If the market melts down in the first few years of retirement, you likely will have much less money than you planned, and you have to spend your nest egg faster than you expected. It is only good planning to stress-test your finances by assuming you lose money at the outset of retirement.

7. Do a financial plan

You need one to prepare for the best and the worst possible outcomes. Part of that process is scenario analysis that gives you an idea of how much you stand to lose under the worst case. Test your portfolio to make necessary adjustments. You might decide to postpone retirement or to change your retirement goals.

Doing a financial plan once is not enough. Every year, you need to dust off the plan and go through the tests all over again. What you don’t want is to get to retirement and find out your assumptions never came true.  That is unless you like potentially nasty surprises. 

So, what do you think? Let’s arrange some time to discuss these 7 retirement topics. Because there are a few more that you should consider too. Good luck!

About Me

Vid Ponnapalli, MS, CFP®

Vid Ponnapalli, MS, CFP®, EA

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About the author

Vid Ponnapalli, MS, CFP®, MPAS®,CRPC®

I am a Fee-only financial advisor dedicated to working with individuals and families that are keen or organizing their financial life. I believe today’s financial planning need is under-served by traditional financial planning methods, mainly due to minimum income or net worth levels requirements. My goal is to contribute and change this paradigm. So, after a 20+ years career in financial services industry, I launched Unique Financial Advisors in 2014. I am eager to guide you through life’s financial decisions!

I am a CERTIFIED FINANCIAL PLANNER™ practitioner with an MS in Personal Financial Planning. I hold Master Planner Advanced Studies (MPAS®) and Chartered Retirement Planning Counselor (CRPC®) designations. I am a current active member of:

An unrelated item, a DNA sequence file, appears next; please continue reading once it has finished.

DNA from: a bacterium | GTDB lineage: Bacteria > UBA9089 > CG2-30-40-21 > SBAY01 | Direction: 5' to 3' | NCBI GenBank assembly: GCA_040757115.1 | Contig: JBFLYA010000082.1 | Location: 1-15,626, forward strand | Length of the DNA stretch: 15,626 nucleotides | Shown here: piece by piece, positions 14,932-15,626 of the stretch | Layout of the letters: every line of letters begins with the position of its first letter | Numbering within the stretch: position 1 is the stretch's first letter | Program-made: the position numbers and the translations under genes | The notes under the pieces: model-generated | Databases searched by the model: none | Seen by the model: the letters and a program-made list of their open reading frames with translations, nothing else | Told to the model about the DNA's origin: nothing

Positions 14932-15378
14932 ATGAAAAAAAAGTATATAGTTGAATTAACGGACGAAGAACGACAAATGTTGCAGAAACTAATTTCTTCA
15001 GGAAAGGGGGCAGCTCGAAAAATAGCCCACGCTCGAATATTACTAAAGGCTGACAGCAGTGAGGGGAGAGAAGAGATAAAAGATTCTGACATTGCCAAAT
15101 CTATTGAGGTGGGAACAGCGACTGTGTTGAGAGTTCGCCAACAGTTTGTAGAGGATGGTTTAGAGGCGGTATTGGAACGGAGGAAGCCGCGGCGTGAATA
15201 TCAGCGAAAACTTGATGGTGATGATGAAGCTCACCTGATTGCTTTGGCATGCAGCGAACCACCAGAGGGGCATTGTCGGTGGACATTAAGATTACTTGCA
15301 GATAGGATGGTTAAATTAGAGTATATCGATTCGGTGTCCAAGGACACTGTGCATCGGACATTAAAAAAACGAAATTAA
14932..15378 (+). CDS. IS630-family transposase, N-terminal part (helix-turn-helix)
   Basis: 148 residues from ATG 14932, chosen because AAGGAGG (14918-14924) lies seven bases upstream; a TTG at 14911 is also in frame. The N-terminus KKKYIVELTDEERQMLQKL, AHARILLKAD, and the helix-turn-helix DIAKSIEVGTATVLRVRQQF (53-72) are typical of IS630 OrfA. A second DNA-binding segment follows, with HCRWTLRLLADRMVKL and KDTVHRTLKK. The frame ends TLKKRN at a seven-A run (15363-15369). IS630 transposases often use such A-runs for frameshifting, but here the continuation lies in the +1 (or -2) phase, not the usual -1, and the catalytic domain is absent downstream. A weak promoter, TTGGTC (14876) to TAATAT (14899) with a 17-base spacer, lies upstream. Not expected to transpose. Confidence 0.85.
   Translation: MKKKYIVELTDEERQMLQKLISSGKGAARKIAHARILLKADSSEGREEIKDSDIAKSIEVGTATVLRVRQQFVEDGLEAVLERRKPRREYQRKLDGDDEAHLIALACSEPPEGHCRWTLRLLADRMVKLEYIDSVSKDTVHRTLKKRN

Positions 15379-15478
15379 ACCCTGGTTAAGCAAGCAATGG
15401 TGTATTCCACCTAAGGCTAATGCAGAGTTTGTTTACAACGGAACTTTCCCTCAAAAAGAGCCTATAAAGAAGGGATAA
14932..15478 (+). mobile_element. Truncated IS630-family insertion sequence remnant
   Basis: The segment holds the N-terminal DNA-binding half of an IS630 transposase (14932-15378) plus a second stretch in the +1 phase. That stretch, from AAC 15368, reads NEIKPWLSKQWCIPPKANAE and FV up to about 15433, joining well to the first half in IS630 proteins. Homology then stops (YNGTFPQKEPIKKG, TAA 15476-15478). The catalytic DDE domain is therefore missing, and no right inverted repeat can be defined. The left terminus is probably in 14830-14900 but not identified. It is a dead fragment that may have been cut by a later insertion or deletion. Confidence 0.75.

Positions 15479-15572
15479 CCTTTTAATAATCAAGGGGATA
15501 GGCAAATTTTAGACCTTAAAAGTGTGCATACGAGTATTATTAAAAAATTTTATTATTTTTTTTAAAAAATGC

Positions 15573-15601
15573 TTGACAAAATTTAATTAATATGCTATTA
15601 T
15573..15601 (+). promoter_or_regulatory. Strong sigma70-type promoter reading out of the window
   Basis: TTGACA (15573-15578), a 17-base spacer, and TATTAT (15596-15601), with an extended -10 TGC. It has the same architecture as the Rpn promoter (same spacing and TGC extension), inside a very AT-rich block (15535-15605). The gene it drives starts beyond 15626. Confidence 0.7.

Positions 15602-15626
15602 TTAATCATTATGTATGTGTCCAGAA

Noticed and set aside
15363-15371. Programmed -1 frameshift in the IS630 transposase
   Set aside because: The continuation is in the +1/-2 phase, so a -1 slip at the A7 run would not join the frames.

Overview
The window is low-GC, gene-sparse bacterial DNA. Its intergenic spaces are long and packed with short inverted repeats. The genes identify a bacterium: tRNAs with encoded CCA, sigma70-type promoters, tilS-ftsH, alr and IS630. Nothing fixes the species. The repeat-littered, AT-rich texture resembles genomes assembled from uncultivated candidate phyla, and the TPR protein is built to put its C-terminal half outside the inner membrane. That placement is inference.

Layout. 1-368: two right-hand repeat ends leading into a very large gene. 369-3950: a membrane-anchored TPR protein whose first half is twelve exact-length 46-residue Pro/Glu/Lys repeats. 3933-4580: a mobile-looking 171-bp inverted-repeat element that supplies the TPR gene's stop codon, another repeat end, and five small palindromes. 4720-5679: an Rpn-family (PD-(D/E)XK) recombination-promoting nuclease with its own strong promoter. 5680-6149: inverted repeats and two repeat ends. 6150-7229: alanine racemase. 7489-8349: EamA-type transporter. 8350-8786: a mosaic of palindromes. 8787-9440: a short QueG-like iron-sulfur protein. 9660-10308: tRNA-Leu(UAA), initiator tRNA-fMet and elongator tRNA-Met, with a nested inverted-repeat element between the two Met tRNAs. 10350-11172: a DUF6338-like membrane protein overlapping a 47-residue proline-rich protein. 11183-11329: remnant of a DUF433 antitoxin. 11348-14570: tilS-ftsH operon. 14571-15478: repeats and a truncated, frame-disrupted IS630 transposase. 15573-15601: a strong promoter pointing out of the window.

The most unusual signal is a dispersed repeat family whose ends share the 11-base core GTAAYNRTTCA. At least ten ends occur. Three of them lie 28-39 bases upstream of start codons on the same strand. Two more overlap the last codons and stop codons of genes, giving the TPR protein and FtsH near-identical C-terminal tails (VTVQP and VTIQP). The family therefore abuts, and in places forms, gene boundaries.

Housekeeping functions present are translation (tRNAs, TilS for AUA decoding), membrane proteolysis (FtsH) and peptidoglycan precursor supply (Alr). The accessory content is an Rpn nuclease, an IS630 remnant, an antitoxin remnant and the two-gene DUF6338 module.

NAPFA (country's leading professional association of Fee-Only financial advisors)
FPA ( Financial Planning Association)
XYPN (A Financial Planners network focused on Generation X and Generation Y clients)

“My Mission is to help you achieve financial security by providing Fee-Only Financial Planning services with a relentless focus on Personal Attention and Trust.”

1. Fee-Only: I do not accept sales commissions; I do not sell financial products such as Investments and insurance. I work solely for you!

2. Personal Attention: I take pride on providing personal attention. I take the time to answer your questions and explain matters in simple, clear terms.

3. Trust: I strive for ethical long term relationships. Your peace of mind and exceptional client service are at the forefront of my agenda.

My wonderful wife, Maha and I live in Holmdel, NJ. Our three young boys are on their path to settling down in life. When I am not working on Financial Planning, I enjoy hiking, skiing, and spending time with family.

To learn more about me and my services, please schedule a free consultation TODAY!